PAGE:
Temenos sunsets Trinovus core banking software business
As Temenos is now setting its sights on US banks and FIs with assets over $1 billion, smaller community banks using Trinovus’ Trinisys core system need to find new providers. Trinisys will be sunsetted in June next year.
Trinovus, an Alabama-based provider of hosted core and auxiliary solutions to community FIs in the US, was purchased by Temenos in early 2013.
Initially, Temenos’ plan was to focus on the community banks segment and develop the respective T24 Model Bank – for Trinovus customers as well as the wider market – to be provided on a hosted basis.
A handful of banks were onboarded in 2013/14. These were AimBank, Farmers Exchange Bank, Independence National Bank, National Bank of Andrews, Clare Bank and Independent Bankers Bank.
Independent Bankers Bank merged into another bank.
The other ones continue to operate today, but none are using T24 as their core system (or are in the implementation process).
Jay Mossman, Temenos’ regional CEO, North America, confirms “no projects are in flight”.
There are currently ten remaining users of Trinisys. About 20 users have already moved to other providers, Banking Technology understands.
Most of the Trinisys users are small entities – with less than $250 million in assets.
“As part of our US strategy we have decided to focus on banks greater than $1 billion in assets with our primary focus on those greater than $10 billion,” Mossman explains.
He cites Commerce Bank as a success story of Temenos’ pursuit of larger US clients. Commerce Bank – the country’s 37th largest bank by assets, with asset size of $24.7 billion – signed to implement T24 last year (as first exclusively reported by Banking Technology).
The T24 US Model Bank development has also shifted away from the community banking sector to addressing the needs of bigger FIs. The new version of T24 US Model Bank will be implemented at Commerce Bank.
“Most of our pipeline today for the US is $10 billion institutions or more, which is more in line with T24 capabilities,” Mossman comments.
A letter has been recently sent out to Trinovus users informing them of Temenos’ plans, Banking Technology understands.
“Based on our strategy we did inform the remaining banks on the Trinovus core system that we were no longer going to enhance the system and would be sun setting as on June 2018,” Mossman says.
“We are currently working with all of the Trinovus core system customers to move to another platform. Until every bank moves off we will continue to support the software and those customers.
“The Trinovus core system will go away and those customers on it will be migrated to a competitive platform better suited for their needs.”
“Meanwhile, the mid- and large markets are growing. We believe we can better serve the mid-market to large market of banks and credit unions.”
He also emphasises that Temenos is not abandoning the hosting/Software-as-a-Service (SaaS) market in the US. On the contrary: “We have made a multi-million dollar investment this past year in consolidating our many data centres to an AT&T tier 1 data centre in Atlanta with our disaster recovery in Dallas,” he states.
“We are aggressively pushing hosting services along with our software and have a number of opportunities in our pipeline.”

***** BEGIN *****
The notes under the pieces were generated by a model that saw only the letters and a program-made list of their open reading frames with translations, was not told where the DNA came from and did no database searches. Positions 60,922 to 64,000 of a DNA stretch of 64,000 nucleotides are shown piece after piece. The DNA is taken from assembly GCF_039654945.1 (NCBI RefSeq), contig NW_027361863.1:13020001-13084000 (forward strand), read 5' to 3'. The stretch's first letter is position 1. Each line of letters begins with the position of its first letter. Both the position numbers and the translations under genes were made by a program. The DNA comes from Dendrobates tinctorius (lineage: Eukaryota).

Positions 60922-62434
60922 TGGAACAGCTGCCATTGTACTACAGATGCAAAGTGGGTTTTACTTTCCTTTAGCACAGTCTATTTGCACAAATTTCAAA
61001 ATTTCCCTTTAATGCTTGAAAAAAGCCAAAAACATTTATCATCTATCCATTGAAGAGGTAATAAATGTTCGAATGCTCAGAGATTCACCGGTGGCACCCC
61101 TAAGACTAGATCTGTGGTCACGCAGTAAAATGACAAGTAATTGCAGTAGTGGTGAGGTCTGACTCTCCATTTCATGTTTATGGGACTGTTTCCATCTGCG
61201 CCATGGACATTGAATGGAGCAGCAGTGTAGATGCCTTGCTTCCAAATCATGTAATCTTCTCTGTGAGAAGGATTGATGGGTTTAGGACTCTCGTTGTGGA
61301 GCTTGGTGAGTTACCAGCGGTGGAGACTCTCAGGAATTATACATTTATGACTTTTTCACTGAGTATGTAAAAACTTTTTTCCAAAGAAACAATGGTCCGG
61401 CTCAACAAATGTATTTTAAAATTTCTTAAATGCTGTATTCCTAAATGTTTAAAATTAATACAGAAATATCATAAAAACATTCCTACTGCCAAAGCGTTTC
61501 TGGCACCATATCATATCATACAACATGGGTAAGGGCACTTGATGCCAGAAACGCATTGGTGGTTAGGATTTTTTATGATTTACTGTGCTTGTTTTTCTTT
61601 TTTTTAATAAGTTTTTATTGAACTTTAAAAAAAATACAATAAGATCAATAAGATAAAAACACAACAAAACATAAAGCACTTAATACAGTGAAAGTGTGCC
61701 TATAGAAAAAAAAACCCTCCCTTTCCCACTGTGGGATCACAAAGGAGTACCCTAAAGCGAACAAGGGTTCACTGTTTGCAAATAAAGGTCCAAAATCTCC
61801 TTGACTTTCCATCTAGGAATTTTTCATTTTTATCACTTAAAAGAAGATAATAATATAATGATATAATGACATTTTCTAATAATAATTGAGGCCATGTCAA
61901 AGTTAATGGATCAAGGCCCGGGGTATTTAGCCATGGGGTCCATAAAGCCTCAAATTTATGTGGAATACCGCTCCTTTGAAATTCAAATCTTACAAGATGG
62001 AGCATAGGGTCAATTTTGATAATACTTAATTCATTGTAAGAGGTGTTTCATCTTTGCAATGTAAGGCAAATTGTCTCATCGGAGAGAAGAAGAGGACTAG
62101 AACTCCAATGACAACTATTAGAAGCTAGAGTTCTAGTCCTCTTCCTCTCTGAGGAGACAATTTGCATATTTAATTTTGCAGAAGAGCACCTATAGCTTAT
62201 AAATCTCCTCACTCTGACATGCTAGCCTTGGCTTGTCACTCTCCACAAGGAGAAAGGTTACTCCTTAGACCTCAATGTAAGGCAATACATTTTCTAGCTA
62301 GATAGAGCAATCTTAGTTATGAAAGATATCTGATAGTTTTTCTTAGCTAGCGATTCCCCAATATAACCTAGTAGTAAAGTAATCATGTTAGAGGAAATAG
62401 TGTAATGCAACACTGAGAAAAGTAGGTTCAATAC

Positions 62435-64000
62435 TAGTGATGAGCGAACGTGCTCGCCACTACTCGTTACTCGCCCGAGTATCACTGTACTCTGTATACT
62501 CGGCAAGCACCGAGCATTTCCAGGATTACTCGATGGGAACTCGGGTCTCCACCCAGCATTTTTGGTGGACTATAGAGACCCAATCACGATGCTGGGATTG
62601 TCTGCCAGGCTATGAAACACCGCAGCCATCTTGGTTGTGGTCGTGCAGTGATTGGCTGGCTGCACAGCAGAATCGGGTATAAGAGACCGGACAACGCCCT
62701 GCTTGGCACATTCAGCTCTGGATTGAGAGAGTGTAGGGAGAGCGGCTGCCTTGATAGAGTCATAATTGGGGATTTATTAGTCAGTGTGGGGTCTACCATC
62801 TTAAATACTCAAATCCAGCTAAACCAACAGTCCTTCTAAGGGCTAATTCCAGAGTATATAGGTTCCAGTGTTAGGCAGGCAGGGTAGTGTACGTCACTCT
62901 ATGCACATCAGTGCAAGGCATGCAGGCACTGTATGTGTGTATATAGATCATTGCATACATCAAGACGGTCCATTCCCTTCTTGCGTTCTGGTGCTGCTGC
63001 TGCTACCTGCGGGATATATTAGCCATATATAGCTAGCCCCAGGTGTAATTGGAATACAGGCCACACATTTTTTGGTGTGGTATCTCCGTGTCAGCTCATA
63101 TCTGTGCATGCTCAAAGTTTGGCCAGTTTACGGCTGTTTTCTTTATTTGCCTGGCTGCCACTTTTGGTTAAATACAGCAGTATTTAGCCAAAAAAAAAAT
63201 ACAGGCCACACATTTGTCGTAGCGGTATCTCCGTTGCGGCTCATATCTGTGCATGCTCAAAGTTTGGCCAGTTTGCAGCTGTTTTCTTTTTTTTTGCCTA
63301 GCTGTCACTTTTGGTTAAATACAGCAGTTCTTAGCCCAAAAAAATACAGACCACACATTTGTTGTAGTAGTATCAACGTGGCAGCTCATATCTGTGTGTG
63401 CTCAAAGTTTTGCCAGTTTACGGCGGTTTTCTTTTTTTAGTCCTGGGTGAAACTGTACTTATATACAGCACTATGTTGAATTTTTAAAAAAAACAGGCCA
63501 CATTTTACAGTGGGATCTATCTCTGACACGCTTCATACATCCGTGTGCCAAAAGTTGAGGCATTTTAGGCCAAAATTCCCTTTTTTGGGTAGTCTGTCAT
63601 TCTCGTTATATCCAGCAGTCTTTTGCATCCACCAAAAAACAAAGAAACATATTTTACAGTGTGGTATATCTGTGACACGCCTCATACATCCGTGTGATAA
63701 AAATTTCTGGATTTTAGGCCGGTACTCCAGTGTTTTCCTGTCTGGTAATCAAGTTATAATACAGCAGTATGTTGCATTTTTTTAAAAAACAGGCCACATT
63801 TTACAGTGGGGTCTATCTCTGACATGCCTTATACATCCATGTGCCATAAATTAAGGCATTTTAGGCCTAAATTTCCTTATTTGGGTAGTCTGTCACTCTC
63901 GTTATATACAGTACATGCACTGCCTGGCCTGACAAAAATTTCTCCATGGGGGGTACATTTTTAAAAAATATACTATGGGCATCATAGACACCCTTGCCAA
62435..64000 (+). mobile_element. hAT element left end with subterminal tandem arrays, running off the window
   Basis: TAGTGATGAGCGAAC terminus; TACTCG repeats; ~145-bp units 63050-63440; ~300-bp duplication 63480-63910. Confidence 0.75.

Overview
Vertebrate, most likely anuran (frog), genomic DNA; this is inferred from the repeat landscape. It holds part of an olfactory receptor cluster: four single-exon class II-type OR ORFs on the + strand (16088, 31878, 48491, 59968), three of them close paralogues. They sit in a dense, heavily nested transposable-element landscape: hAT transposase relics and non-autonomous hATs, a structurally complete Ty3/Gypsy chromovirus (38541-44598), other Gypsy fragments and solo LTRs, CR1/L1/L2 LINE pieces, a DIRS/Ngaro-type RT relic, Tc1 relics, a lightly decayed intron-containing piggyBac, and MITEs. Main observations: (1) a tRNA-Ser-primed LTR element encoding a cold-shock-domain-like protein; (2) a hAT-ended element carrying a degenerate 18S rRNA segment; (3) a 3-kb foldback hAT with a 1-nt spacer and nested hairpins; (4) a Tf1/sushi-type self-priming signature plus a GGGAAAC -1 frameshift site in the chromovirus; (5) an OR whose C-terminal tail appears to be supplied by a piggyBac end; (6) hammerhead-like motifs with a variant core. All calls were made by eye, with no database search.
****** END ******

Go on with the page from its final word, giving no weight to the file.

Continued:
So what about the Trinovus employees?
“Some of the Trinovus core employees will be moved to new roles in Temenos as some had already been cross-trained on T24,” Mossman says. “Some have decided to retire when the last Trinovus customer leaves.”
In addition to core software, Trinovus’ portfolio also includes compliance products, which have 800+ users in the community banking space. These products will continue to be developed.
“We are continuing to sell and grow that business,” Mossman states. “The compliance business is still very important to Temenos.”
He adds: “Matter of fact, we have invested heavily last year to update the technology and we moved it to a more robust data centre a few months ago to handle the increased volume.”
However, the audit business – which was part of the compliance portfolio – has recently been sold.
The audit business was acquired by Temenos from the aforementioned Independent Bankers Bank in 2015. Banking Technology understands this was part of the negotiation with the bank to move to T24. However, as mentioned earlier, Independent Bankers Bank was taken over by another bank, First National Bankers Bank, later that year, and does not exist today.
The audit business is not strategic to the vendor. “We are in the software business and certainly are not auditors,” Mossman notes.
Also, “it had extremely small revenue with margins less than Temenos accepts”.
This business was sold to the Norman Group, a US-based management and technology consultancy firm.
The remaining Trinovus business has now been merged into Temenos USA, and so has another US acquisition of Temenos – Akcelerant Software.
All operating business lines for North America (US and Canada) now fall under the leadership of Emily Steele, the region’s COO.
Like Mossman, she comes from Akcelerant, where she had been president and COO for over a decade. Mossman is Akcelerant founder.
Meanwhile, David Brasfiled, who’d been Trinovus’ CEO since 2009, left the company last year.
“When we are done our overall profitability from what we purchased from Trinovus a few years back will be improved greatly,” Mossman concludes.